South Africa could go into recession following UK Brexit vote

1 Jul 16

Brexit has put South Africa at higher risk of recession and is likely to trigger a downgrade in the country’s credit rating, intelligence group EXX Africa has concluded.

Nigeria and Kenya, also among Africa’s most important economies, are likely to suffer as a result of the UK’s decision to leave the European Union, the company said in a report analysing the impact of the vote on the continent’s most significant markets.

“The South African economy is now more likely to fall back into recession and extreme currency volatility indicates that a downgrade of its credit rating to non-investment grade in December is now almost inevitable,” the report said.

The country’s exposure to the global economy and strong ties to the UK meant the South African rand crashed by 8% in the wake of the results from the UK’s referendum last week  - its biggest drop since the financial crisis in 2008 – before recovering by 4.4%.

While the UK’s exit and any further euroscepticism it sparks are likely to have a small impact on South African trade and subsequently growth, EXX Africa said that with the country’s growth already in slump, a recession is increasingly likely.

The country’s GDP contracted by 1.2% in the first quarter of 2016 due to shrinking farming and mining outputs.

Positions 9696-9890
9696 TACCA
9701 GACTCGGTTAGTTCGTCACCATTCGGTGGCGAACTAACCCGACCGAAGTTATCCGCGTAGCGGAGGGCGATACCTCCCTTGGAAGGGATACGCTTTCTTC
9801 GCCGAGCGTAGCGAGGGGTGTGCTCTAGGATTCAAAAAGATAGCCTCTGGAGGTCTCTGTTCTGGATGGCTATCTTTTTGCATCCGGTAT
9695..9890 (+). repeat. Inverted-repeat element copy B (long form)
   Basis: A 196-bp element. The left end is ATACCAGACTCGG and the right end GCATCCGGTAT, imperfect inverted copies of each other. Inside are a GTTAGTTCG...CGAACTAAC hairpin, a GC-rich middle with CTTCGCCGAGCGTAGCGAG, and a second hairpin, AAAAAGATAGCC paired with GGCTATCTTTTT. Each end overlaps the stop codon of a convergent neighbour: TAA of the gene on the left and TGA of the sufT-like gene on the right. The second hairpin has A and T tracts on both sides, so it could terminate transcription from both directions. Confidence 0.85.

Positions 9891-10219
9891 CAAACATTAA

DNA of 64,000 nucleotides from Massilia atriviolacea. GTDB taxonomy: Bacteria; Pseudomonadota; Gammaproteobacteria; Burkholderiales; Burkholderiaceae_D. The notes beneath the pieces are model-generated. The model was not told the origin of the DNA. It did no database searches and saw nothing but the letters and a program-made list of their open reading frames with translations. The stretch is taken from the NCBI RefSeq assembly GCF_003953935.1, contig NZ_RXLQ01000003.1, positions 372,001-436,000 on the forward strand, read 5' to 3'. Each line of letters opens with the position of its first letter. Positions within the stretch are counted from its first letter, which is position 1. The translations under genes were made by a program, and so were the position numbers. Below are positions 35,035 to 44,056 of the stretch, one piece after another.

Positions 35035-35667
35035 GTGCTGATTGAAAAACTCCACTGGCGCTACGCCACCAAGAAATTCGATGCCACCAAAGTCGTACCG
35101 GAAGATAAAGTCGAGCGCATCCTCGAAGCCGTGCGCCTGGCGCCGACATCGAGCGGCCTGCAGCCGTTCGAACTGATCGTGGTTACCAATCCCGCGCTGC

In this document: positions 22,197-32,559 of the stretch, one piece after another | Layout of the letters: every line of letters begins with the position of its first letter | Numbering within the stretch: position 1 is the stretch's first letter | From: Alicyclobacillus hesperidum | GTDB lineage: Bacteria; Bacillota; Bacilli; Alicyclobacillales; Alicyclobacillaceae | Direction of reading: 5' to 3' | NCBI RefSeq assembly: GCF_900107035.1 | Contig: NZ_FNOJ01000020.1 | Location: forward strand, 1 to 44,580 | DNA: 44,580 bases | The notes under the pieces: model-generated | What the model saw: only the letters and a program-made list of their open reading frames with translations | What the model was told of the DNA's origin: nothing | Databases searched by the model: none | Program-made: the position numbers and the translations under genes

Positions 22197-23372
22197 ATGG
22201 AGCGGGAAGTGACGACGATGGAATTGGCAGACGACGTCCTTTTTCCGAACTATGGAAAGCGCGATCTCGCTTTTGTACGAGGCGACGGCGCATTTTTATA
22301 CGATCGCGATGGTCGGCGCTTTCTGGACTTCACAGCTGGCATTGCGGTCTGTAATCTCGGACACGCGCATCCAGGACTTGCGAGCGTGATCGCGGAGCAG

But the impact on the rand would be more “significant” and have “longer term implications”, EXX Africa continued, leading to weaker growth, higher inflation and interest rates and extensive capital flight.

In a report also published earlier this week, the UK’s Overseas Development Institute said that dual currency systems could be an appropriate means for emerging and developing economies to absorb multiple macroeconomic shocks, including those triggered by Brexit.

“With a prolonged period of aversion ahead, sharp currency moves in developing and emerging economies could continue,” it warned.

While many tactics currently used to stabilise currencies, such as devaluation or pegging the value of a currency to another, are “problematic”, the ODI stressed that dual currency systems could be the best option to safeguard growth.

The ODI also noted that because of the heightened geopolitical uncertainty following the Brexit vote, investors many steer their investments away from developing countries considered risky.

EXX Africa intelligence agreed. Nigeria for example may struggle to collect the $5bn it plans to make from foreign investors as part of a eurobond sale, due this year. It was hoped the bond would help finance the country’s biggest-ever budget amid a painful crash in oil revenues.

“The implementation of the fuel sector liberalisation, including the termination of a burdensome state subsidy scheme” are also likely to face “implementation issues”, it added.

Kenya too is likely to see capital flight as investors seek safe havens, EXX Africa Intelligence said, but the nation may also see some benefits of the UK’s messy divorce.

“It is likely the EU would prioritise trade negotiations with Kenya given the two countries’ long-standing bilateral relations,” the report said. “Such negotiations could even benefit Kenya and other East African Community countries.”

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